Many firefighters are confronted with decision-making under extreme time pressure in harsh conditions. Earlier research on decision-making indicates that prior experience and training help them to assess the dynamic risks in a split second while making a professional judgement under extreme stress. However, the question could be raised how firefighters make the right decisions under the same extreme conditions without the ability to rely on prior experience-driven or thought responses.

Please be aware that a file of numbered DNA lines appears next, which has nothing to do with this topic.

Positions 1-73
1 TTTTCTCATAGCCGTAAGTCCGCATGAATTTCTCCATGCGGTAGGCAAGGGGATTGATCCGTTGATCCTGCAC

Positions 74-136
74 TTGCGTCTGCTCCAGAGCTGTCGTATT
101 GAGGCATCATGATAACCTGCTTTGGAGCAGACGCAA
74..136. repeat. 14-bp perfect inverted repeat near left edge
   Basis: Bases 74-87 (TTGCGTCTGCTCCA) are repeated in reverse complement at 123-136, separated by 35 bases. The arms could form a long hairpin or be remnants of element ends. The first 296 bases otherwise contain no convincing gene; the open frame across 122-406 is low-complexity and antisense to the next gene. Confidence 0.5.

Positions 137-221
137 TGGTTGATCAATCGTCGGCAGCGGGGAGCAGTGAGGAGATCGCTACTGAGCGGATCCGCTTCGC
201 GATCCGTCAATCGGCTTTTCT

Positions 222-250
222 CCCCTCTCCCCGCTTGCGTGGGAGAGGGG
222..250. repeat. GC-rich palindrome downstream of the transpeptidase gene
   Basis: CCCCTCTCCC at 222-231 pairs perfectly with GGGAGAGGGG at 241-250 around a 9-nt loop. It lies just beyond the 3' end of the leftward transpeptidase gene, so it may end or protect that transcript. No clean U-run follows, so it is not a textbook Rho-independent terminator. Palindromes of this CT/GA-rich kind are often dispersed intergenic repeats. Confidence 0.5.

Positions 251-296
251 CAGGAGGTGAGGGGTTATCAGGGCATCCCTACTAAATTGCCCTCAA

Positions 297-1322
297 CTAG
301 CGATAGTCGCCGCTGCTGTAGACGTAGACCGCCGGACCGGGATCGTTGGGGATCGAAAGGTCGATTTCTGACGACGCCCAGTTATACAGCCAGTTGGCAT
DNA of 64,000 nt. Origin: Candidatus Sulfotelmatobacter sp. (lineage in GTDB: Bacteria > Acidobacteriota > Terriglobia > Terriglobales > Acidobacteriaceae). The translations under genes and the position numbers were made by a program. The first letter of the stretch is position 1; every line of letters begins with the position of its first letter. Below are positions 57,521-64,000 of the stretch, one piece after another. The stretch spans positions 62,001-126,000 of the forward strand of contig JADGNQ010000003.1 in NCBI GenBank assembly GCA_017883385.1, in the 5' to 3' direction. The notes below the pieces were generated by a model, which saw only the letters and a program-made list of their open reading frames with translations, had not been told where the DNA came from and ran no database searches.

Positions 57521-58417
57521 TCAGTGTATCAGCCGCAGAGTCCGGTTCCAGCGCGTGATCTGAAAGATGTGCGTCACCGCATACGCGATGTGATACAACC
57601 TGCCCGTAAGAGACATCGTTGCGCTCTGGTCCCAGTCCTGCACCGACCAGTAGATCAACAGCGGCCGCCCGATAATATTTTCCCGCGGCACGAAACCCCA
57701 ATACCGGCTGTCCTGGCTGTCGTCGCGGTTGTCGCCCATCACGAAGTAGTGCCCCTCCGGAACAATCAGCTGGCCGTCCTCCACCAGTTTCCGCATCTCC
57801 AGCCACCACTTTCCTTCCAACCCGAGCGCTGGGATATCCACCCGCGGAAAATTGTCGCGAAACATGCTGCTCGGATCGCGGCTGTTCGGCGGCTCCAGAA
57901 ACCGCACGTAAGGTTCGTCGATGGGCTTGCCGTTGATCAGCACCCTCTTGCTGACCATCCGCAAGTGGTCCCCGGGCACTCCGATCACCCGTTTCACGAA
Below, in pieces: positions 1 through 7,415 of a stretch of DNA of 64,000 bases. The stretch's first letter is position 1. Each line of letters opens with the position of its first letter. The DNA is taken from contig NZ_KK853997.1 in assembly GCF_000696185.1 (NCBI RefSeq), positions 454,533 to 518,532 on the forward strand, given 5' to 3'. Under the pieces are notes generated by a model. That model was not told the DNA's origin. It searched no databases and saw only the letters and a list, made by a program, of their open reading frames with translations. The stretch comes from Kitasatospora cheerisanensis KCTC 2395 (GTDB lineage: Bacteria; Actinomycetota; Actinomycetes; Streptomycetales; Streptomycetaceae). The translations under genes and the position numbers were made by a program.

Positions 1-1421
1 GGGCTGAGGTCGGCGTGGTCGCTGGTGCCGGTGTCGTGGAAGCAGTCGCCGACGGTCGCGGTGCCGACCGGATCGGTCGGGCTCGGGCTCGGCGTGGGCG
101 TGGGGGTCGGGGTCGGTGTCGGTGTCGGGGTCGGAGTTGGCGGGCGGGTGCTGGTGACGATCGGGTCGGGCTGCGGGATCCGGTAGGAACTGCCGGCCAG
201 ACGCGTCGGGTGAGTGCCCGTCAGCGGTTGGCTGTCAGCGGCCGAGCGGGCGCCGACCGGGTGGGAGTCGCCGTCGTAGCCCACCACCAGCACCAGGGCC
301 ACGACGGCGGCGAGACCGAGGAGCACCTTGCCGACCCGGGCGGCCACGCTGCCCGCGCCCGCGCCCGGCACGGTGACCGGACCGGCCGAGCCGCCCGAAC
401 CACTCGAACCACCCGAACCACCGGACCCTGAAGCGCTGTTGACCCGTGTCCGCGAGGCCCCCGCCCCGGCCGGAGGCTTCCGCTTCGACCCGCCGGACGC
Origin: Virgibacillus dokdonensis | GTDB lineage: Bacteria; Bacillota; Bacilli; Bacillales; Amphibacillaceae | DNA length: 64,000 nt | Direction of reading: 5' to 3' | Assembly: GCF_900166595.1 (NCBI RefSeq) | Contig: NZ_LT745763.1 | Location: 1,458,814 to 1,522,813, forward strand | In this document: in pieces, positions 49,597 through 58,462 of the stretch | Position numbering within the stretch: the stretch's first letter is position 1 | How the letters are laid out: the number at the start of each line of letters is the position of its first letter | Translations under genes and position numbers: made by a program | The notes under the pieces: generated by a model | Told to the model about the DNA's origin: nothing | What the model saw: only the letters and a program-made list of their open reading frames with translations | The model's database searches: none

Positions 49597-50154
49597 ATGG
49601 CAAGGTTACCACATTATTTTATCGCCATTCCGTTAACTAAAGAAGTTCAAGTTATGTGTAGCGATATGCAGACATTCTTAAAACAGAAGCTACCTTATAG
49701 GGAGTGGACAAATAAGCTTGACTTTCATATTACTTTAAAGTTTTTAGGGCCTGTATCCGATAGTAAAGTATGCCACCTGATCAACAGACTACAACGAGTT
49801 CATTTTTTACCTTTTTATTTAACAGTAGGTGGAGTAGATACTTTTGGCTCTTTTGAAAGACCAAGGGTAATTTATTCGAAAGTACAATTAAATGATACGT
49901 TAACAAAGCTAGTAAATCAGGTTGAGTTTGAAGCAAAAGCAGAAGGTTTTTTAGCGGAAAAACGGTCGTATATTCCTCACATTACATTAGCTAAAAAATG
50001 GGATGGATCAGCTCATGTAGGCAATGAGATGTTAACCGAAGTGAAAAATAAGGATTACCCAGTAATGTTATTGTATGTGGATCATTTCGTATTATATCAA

This research paper examines the decision-making process of a Belgian firefighter crew before and during a building collapse. The results indicate that contrary to existing views on decision-making in fast-burning crisis situations, multiple subsequent processes are at play. Firefighters act on multiple sequences, and in each of these a different form of decision-making is in use. The rationale for switching between particular decision-making processes is anchored to the type of interaction, the firefighter’s perception and conception of the situation, and the type of knowledge used to tackle the problem. Based on these findings, recommendations for practical implementations, such as training and development, and directions for further research in the domain of decision-making in fast-burning crisis situations are offered.